Centrica plans £160m shale gas exploration

Scottish Gas parent Centrica is to invest up to £160 million in a controversial shale gas fracking project in north-west England.

The group has paid £40 million in cash for a 25 per cent stake in the Bowland shale licence in Lancashire, thought to contain as much as 200 trillion cubic feet of gas – enough to meet the UK’s gas demand for 70 years if it could all be extracted.

Centrica will also pay up to £60m in exploration and appraisal costs, followed by another £60m payment if it decides to press ahead with the development of the prospect.

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Mark Hanafin, managing director of the group’s international upstream business, said: “This transaction presents an attractive opportunity for Centrica to explore the potential and commercial viability of natural gas from shale in the UK.”

The Bowland site is operated by Staffordshire-based Cuadrilla Resources, while Australian drilling services firm AJ Lucas also has a stake in the licence.

Extracting shale gas has proved contentious because the process involves fracturing rocks by pumping in chemicals under high pressure, leading to concerns over earthquakes and water contamination.

A moratorium on shale gas fracking, imposed by the UK government after drilling by Cuadrilla led to minor earthquakes in the Blackpool area in 2011, was lifted last year.

According to a recent report from the Institute of Directors, exploitation of the UK’s shale gas reserves could more than halve the proportion of gas the country has to import by 2030. It predicted that nationwide investment could peak at £3.7 billion a year, potentially supporting 74,000 jobs.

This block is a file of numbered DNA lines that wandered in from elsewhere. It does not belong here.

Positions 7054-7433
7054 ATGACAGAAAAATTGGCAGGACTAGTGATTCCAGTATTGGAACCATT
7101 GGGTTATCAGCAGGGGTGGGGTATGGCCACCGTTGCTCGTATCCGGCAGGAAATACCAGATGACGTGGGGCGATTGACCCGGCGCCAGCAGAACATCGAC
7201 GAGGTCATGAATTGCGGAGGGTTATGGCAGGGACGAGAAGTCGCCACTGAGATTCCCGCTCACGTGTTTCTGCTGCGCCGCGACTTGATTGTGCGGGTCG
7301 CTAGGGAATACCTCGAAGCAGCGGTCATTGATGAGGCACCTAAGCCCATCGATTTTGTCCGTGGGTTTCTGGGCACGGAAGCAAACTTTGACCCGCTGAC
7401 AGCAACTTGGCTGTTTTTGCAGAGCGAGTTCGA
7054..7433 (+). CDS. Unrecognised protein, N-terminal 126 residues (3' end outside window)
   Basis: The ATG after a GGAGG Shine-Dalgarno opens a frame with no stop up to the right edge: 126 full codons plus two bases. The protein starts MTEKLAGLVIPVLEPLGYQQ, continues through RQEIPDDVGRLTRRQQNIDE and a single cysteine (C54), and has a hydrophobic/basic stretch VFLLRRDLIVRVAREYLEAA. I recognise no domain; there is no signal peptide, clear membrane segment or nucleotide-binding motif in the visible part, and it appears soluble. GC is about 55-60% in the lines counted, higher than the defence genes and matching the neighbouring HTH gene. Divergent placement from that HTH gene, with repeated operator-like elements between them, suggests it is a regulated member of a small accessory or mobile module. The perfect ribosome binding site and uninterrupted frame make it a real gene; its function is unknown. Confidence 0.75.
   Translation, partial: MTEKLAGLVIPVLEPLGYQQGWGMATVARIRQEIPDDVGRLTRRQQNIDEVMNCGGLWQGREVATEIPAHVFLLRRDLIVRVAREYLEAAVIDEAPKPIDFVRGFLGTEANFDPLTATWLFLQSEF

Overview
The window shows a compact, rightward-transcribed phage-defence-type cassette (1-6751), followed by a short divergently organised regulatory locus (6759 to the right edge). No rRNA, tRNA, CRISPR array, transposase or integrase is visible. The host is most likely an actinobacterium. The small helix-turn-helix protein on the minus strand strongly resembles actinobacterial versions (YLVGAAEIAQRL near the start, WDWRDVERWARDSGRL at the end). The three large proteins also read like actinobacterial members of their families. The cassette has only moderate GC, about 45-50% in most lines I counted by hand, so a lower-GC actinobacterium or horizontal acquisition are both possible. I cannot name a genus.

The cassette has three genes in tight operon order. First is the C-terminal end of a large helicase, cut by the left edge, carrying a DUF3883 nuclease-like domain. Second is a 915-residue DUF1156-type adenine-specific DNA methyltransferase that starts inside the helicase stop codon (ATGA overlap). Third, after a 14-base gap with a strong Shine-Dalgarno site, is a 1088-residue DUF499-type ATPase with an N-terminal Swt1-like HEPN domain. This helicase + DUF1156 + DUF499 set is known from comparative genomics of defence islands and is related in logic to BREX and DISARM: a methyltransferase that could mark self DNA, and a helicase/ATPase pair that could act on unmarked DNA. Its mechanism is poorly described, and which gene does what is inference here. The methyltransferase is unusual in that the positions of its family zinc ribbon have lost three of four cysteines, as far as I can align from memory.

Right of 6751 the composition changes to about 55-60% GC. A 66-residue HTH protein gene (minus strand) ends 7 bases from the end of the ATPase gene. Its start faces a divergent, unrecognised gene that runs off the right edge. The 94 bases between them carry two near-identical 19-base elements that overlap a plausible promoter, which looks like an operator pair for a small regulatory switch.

Although initial data suggests that there could be 200 trillion cubic feet of gas in place within Cuadrilla’s Bowland shale licence in Lancashire, Centrica said further drilling would be needed to establish whether the discovery is commercial.

Hanafin said: “With North Sea gas reserves declining and the UK becoming more dependent on imported gas supplies, it is important that we look for opportunities to develop domestic gas resources, to provide affordable sources of gas to our customers, and to deliver broader economic benefits to the UK.”

“The government’s clear commitment to developing the UK’s shale gas industry is creating the right environment for companies to invest.”

Energy Secretary Ed Davey recently admitted that shale gas produced in the UK is “unlikely to move global prices significantly” but said it does have the potential to attract inward investment in certain areas.

Cuadrilla chief executive Francis Egan said: “Natural gas from UK shale can create thousands of jobs, generate significant tax revenues, reduce our ever-increasing reliance on imported coal and gas and make a positive contribution to the country’s balance of payments.”